Apple Crumble Pie

Who doesn’t love a slice of good old apple pie?

Be sure to use a tart cooking apple. Eating apples such as red delicious will not work.

Ingredients

1 homemade pie crust (see below)

2/3 cup sugar

¼ cup all-purpose, unbleached flour

1 teaspoon cinnamon

¼ teaspoon allspice

¼ teaspoon nutmeg

1/8 teaspoon salt

6 cups very thinly sliced, peeled cooking apples (Spy, Golden Delicious, Cortland, or Granny Smith)

¾ cup all-purpose, unbleached flour

¾ cup packed brown sugar, firmly packed

1/3 butter, cut in cubes

Directions

Preheat oven to 400 degrees. Line pie pan with pie crust and set aside. In a large bowl, mix sugar, ¼ cup flour, cinnamon, allspice, nutmeg, and salt. Toss in apples and mix well. Spoon into pie shell. In a medium-sized bowl, mix ¾ cup flour and brown sugar. Cut in butter until mixture is crumbly. Sprinkle over apples. Bake at 400 on bottom rack of oven for 35-40 minutes until apples are tender. Serve warm with vanilla or caramel ice cream for the deluxe version. Serves eight.

No-Fail Pie Crust from Scratch

This makes enough for two crusts—a top and a bottom or two bottom crusts for single-crust pies.

Ingredients

5-7 tablespoons ice-cold water

1 egg, beaten

3 cups all-purpose, unbleached flour

¾ teaspoon salt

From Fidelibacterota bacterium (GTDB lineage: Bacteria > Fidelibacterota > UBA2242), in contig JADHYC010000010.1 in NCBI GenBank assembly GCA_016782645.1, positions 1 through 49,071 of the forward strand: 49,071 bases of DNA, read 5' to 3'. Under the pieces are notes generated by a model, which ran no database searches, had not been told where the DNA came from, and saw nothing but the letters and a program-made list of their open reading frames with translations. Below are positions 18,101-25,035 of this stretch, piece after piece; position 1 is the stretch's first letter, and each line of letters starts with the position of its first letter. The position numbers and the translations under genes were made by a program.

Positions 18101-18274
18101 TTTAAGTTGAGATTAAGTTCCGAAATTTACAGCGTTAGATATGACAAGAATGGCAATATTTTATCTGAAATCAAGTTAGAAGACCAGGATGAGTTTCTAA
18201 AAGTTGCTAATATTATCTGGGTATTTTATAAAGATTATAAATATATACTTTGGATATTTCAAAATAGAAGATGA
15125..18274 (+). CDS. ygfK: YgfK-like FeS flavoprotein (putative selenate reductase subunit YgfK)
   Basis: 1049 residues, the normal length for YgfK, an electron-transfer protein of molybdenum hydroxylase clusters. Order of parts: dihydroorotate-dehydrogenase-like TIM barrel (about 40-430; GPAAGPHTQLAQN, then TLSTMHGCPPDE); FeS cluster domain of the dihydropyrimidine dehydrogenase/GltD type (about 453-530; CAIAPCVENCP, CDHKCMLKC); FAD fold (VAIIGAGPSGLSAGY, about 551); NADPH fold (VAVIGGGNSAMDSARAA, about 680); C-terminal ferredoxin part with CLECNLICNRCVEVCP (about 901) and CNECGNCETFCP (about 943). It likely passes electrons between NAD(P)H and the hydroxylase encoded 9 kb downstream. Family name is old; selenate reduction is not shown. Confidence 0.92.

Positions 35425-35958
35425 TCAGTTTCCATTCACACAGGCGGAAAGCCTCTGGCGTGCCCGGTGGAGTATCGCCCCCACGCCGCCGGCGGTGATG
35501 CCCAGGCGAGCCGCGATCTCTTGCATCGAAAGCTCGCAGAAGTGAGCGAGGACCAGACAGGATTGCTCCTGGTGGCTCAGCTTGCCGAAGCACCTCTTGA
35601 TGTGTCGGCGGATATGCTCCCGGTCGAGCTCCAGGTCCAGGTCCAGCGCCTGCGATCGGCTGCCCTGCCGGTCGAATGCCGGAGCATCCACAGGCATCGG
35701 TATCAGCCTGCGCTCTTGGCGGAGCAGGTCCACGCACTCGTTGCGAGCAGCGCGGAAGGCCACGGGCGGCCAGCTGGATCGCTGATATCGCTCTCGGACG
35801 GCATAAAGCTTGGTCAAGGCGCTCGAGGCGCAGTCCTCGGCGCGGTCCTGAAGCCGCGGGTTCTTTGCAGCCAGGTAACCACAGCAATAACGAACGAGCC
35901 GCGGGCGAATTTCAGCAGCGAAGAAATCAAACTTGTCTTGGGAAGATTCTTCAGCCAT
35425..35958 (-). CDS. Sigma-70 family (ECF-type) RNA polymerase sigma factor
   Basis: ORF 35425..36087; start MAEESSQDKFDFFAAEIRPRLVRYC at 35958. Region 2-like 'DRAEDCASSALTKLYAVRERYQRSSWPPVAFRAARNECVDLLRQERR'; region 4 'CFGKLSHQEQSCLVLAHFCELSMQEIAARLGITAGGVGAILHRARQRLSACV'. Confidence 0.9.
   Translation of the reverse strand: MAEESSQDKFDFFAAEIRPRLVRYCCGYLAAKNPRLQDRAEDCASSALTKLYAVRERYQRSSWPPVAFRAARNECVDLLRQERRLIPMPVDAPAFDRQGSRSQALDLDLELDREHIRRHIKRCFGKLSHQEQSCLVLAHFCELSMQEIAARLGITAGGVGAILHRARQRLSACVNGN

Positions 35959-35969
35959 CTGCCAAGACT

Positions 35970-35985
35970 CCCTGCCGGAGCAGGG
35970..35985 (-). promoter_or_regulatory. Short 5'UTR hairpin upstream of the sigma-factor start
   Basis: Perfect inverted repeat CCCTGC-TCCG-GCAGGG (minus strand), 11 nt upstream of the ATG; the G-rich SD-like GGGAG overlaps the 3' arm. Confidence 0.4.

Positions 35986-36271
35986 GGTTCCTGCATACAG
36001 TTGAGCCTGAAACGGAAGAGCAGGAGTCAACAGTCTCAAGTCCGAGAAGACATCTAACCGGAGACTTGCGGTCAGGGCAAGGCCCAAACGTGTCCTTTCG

1 ½ cups shortening or lard, well-chilled

2 teaspoons white vinegar

Directions

Place some ice cubes in a bowl to thaw, making ice-cold water. In a small bowl, beat egg with a whisk. In a large bowl, stir flour and salt together. Cut in shortening (or lard) and egg with a pastry blender, or two forks if you don’t have one, until it resembles a coarse meal. Add 5 tablespoons of ice-cold water and vinegar. Stir together gently until all of the ingredients are incorporated, adding more water if needed. It should form a firm, soft, but not overly-stiff, dough. Separate the dough in half. Form two evenly sized balls of dough.

On a floured surface, roll out one ball of dough, starting at the center and working your way out. (Sprinkle some flour over top of the dough if it’s a bit too sticky.) Roll about a ½ inch larger in diameter than your pie pan.

Center the rolling pin in the middle of the circle of crust. Gather each side up and fold over the rolling pin so you can transfer it to the pie pan. Gently press the dough against the corners of the pan. If it is a single crust pie, go around the pie pan crimping the dough to make a clean edge. If it is a double-crust pie, leave edges hanging over the sides.  Follow recipe for your specific pie.

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